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We arrived after dark on Friday and found our way to camp which was nicely located in a thick, grassy area with lots of downed wood very close by. We were off the beaten track enough to have a nice camp, without being way out. There was also a very large, nicely laid out civilian camp only a couple hundred yards away. We were within site of the river and bridge, but out of site of most modern items. Civilian camp was around the Mill and few other buildings the park had. There was one modern food vendor and a couple very small sutlers. The lack of sutlers was probably the main down side of the event.

The Army of the Ohio composed one company. We were made up of members from the 14th, 21st, 30th and 91st OVI's, making a company of a dozen or so commanded by Captain (normally Major) Scott Sharp. It was a good chance for folks from various groups to 'share a fire' and get to know each other better. Overall there were probably 50-60 Union infantry and maybe slighty more Confederates. There were 7 cavalry who performed very ably during the tactical for each side and 2 cannon used only in the Sunday spectator battle. We were commanded by Will Eichler from Michigan, who did an oustanding job. I was his 2nd in command and was very impressed serving with him. The Confederates were more than ably commanded by Col. Nick Medich.

Sat. reveille was at 7, with us forming up for the tactical at 9 a.m. Using the large amount of area available to us, we spent the next 6 hours in the field. The scenarios varied on who was searching for whom over terrain ranging from open, grassy fields to ravines and woods. There were no scripts, we would just feel our way along until we found the enemy and then we would fight. When things became too close, or a stalemate developed we would go our separate ways and start over. There was a wonderfully noticeable absence of cowboyism (is that a word...) and a good deal of mutual respect. Sometimes we gave better than we got, other times we took more than we gave. Maybe most impressively was we gave the Confederates a 10 minute head start before the last scenario. By the time we were able to locate them they had built works across their entire front about chest high!!! We also took about an hour lunch break in the field, building small cook fires and relaxing. With tacticals end at 3 p.m. we marched back to the village with the Confederates, listened to a few mins. of speechifying and then as at Wildwood, spent some time shaking hands with the Confederates. That mutual respect is so good for the hobby, I was pleased to see it. There was no Sat. spectator battle so the evening was spent in various pursuits as we were left to our own devices. Major Sharp and I were able to spend about 45 mins. with Col. Medich, he seems to respect our battalion very much and looks forward to working with us again.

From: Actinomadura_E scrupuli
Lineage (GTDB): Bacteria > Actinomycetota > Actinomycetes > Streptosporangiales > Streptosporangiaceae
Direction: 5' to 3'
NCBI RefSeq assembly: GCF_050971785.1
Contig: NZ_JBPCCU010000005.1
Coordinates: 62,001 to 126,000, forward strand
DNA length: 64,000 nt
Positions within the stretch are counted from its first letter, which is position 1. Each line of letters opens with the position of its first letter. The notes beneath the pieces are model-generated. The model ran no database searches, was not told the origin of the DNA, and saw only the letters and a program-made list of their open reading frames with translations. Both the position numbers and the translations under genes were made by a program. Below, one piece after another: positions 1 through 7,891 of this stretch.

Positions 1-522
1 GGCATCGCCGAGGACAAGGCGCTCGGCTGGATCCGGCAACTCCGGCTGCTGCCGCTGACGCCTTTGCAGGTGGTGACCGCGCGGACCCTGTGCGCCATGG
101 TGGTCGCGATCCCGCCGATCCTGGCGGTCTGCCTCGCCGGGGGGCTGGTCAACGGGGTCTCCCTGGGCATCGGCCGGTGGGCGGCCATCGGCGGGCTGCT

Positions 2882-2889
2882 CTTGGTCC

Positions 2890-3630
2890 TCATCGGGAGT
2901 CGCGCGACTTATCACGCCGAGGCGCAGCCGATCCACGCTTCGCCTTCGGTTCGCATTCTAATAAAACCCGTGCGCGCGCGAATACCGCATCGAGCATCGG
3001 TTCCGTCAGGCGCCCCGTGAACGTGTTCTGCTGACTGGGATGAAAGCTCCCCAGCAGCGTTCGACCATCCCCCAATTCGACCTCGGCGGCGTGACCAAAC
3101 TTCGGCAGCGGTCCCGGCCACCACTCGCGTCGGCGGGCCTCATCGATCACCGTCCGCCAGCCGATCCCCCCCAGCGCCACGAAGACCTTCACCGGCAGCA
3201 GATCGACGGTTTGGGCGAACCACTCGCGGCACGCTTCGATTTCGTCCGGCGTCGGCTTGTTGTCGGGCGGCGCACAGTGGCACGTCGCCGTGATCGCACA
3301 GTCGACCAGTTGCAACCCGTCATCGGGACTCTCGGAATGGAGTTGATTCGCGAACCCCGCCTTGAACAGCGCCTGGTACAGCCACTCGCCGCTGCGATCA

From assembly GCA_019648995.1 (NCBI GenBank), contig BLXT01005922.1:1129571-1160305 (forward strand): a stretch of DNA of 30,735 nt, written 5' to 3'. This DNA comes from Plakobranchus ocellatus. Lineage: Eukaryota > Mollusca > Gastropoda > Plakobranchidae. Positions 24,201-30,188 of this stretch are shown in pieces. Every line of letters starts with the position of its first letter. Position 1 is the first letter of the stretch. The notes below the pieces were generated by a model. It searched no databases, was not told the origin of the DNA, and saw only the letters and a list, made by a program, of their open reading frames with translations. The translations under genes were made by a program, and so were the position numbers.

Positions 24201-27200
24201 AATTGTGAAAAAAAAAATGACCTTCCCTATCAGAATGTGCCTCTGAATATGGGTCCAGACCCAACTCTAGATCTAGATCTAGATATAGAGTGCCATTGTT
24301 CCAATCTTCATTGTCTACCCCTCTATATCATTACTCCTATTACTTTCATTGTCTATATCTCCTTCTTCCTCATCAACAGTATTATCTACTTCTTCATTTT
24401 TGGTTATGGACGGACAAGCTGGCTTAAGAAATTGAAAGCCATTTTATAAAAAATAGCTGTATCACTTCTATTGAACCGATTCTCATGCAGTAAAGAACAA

Sat. evening was again very crisp, but Sunday, as Saturday had, dawned clear and spectacular. The leaves were in dazzling color making for a pleasant and picturesque weekend. Daytime temps were around 55-60 and felt perfect. Sunday morning after breakfast Col. Eichler took us out for some battalion drill, which he very capably led. This consisted of things we were going to use for the battle (a novel idea, that many officers can't seem to grasp) and a walk thru to clear some obstacles for safety's sake. After drill consisted of typical packing up and getting ready to bail as soon as the battle was done.

For the battle we were portraying the 4th Michigan at Shepherdstown, MD. The plan was laid out very well to replicate the battle in which the 4th MI crossed a creek and captured 2 guns. Sadly, there were just a few too many Confederates to allow for this to be done and look real good. We performed the script pretty close to what was called for, but realistically we'd have never gotten across the creek in the face of the superior numbes they had with the 2 guns. That is the downside of trying to do a certain battle, if the numbers don't jibe it doesn't look as good as it could. On the plus side, it was a real rush crossing the knee high creek, under fire and trying to get guys up the steep bank on the other side under fire. I applaud the organizers for trying to recreate something very accurately and also for raising over $900 for preservation of the Shepherdstown site.

All in all this was an excellent event that I would highly recommend. We were treated very well, both sides were led very well with mutual respect and the site is outstanding. Certainly worth considering to maybe get a wing or even the full battalion to in the future.

Respectfully submitted,

Colonel Bob Minton
Commander, Army Of The Ohio

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